Both my grandfathers were in World War II. My dad’s dad fought in Germany and sustained a bad leg injury but some German soldiers actually found him and got him to a hospital. My mom’s dad survived the Bataan Death March and was also a prisoner of war for three years. So I grew up with all kinds of post traumatic stress because of those guys. And for all they did, I just kind of wanted to say thanks. It seems everyone bitches about them being over there so for me it was the best way to say thank you. It was very emotional and I had some great talks with guys over there that have had some crazy experiences. Some were in shock so it was tough to communicate. But overall was just a really amazing thing.
You even became an official bomb inspector, is that right?
I did! I passed the test, operating this robotic device where you had to pick up a raw egg off of a cone and put in a bowl. And I also got to blow up an IED, that’s an improvised explosive device, which was pretty intense. I was really thankful for all that they let me do because it gave me a deeper understanding of what they’re going through every minute of every day and believe me, it’s way more intensive then we can imagine. We’ve played over there for the troops, which we love doing. All these families come out, they have barbecues and things; it’s really great seeing and playing for all those people.
Now, you have a new album, ‘The Paradigm Shift,’ that’s about to drop …
I’m excited about this one. A lot of people are talking about it, which is good. It’s different, as you may have heard. I think by not doing the same thing over and over it helps us remain relevant. For some bands like AC/DC, it’s actually a good thing to not change things too much. They have an awesome formula. But our formula is to be kind of different each time out.
And you recently spoke about your Xanax addiction. How are you now doing?
I’m getting there. People started wondering about me and the stuff that was going on in my life. I was not doing it recreationally – I was doing it because I have anxiety problems. My doctor said, you should only be on this stuff for a month or so but it was a lot longer. So I went to rehab in Bakersfield, a real rehab place, not some fru-fru place. I was in there for week, shaking like a fish and almost having seizures and all that stuff. Then I got out and went to see the guys in the band. I’ve been on prolonged detox for like five months now. Hard to explain what it feels like. But I made the new record with one foot in limbo and one in reality. Hopefully now I can help a lot of kids, our fans that are going through things like this. Lots of kids suffer from these conditions and I like to help out, that’s a big thing for me. It’s just who I am. I have no problem talking about anything and if I can help others, then great.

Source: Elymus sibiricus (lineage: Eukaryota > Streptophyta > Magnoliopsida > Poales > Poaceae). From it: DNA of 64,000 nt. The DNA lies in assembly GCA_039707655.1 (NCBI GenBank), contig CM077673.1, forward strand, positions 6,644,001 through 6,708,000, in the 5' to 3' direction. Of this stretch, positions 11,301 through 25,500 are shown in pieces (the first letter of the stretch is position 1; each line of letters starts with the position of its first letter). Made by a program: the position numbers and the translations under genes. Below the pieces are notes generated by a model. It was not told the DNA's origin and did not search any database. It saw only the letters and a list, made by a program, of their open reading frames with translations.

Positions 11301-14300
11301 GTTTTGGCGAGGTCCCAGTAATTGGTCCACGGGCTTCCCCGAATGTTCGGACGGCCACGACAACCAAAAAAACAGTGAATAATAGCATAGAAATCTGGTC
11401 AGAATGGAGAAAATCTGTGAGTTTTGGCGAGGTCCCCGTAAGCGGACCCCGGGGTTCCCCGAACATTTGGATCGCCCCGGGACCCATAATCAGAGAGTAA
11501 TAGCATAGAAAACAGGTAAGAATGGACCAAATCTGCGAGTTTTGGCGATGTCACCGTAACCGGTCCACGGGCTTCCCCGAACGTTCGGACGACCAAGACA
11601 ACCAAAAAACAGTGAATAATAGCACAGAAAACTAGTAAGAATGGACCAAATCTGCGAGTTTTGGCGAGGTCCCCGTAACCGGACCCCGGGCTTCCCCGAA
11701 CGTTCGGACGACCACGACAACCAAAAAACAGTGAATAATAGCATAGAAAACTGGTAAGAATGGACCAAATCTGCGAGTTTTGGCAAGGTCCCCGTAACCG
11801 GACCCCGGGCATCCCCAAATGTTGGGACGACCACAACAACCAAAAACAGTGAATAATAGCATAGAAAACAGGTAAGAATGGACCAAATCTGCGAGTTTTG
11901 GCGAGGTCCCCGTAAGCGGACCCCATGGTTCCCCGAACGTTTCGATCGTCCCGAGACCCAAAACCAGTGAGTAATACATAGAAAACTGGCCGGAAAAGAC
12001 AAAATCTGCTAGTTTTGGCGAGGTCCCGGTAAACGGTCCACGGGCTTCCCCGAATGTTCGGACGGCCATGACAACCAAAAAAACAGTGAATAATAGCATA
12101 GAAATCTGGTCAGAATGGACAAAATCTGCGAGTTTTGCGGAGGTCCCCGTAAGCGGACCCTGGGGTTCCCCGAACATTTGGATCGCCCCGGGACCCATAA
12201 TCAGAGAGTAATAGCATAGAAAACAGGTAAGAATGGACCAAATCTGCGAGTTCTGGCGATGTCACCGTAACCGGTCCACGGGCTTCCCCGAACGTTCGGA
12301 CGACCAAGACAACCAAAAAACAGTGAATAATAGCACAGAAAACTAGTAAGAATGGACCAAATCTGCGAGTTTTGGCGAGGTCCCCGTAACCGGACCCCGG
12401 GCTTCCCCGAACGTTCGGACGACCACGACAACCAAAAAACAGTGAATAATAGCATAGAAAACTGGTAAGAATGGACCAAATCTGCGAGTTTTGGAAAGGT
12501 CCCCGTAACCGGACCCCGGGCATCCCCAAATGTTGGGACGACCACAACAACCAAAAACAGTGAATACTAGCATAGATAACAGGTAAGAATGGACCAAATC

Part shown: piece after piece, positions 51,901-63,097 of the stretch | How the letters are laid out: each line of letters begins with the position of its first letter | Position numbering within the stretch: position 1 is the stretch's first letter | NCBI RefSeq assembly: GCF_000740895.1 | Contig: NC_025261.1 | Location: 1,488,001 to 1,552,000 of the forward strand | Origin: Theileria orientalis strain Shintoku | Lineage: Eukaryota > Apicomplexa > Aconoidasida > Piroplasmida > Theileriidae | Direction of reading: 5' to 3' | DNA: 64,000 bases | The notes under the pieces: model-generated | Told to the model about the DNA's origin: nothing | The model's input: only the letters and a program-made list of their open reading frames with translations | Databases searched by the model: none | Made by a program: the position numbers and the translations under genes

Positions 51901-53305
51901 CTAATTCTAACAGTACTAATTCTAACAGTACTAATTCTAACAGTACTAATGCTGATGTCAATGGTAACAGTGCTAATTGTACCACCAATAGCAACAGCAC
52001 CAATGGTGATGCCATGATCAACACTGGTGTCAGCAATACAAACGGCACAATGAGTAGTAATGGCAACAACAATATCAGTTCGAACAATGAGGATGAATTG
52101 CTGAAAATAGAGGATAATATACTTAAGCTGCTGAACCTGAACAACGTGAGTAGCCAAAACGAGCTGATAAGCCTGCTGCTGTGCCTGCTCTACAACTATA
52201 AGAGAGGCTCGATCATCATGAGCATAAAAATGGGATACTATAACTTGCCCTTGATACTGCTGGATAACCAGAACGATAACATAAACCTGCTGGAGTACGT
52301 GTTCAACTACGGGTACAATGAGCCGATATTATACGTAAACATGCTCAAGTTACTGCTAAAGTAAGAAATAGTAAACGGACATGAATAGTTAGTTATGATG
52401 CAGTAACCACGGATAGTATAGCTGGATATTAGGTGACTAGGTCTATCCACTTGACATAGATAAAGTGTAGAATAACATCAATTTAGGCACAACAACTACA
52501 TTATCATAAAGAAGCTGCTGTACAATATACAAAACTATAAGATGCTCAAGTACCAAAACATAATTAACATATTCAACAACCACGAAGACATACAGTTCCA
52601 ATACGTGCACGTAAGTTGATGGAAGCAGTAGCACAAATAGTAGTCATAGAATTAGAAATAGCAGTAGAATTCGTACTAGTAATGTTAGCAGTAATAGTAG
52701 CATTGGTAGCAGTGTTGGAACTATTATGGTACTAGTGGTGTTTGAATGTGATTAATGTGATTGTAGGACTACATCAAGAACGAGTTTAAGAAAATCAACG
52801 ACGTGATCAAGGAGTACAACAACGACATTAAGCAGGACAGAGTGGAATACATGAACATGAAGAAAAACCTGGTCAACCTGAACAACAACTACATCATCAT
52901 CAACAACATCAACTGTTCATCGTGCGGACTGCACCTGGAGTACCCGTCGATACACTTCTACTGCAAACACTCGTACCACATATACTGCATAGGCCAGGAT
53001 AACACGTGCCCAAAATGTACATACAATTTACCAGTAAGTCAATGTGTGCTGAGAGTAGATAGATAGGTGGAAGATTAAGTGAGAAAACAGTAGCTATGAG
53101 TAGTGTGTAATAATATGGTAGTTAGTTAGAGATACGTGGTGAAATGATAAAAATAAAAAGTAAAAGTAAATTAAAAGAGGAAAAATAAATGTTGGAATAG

Can you recount an early live musical influence growing up in Bakersfield?
Sure. I was 3 years old and I saw a production of ‘Jesus Christ. Superstar.’ My dad, a musician, was in the band. My mom was one of the dancers and she ran off with the guy that played Judas – who went on to become my stepdad (laughs). Because my dad played so much music, I heard all kinds of music. Disco and funk back in the ’70s and ’80s. My dad played all that stuff, and I loved all the great old country up in Bakersfield. Buck Owens, Merle Haggard; the real stuff – the old-school country. We did our new record in the Buck Owens’ studio which was very cool.
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In the mid to late 90’s, the nu metal genre was all the rage– the baggy pants, teen angst and bad hair reigned supreme in the world of rock & roll. One band stood above them all, reigning as ultimate rulers. KORN, often credited with starting the genre, and clearly still king, have since distanced themselves from the stigma. Still continuing to sell millions of albums and redefining themselves, KORN have managed to stay active and quite relevant in the dismal scene that is rock music today.
Read the original article on AltSounds
I was lucky enough to be offered a listen of their new album, The Paradigm Shift, prior to sitting down with KORN frontman, Jonathan Davis – and wow. Just wow. KORN are a band that have 11 full-length albums under their belts, have won numerous awards and posses one of the most loyal of fan bases – and KORN show no signs of stopping. The Paradigm Shift shows a true return to form for the band, while continuing to grow and breathe fresh air into a once thought stagnant genre.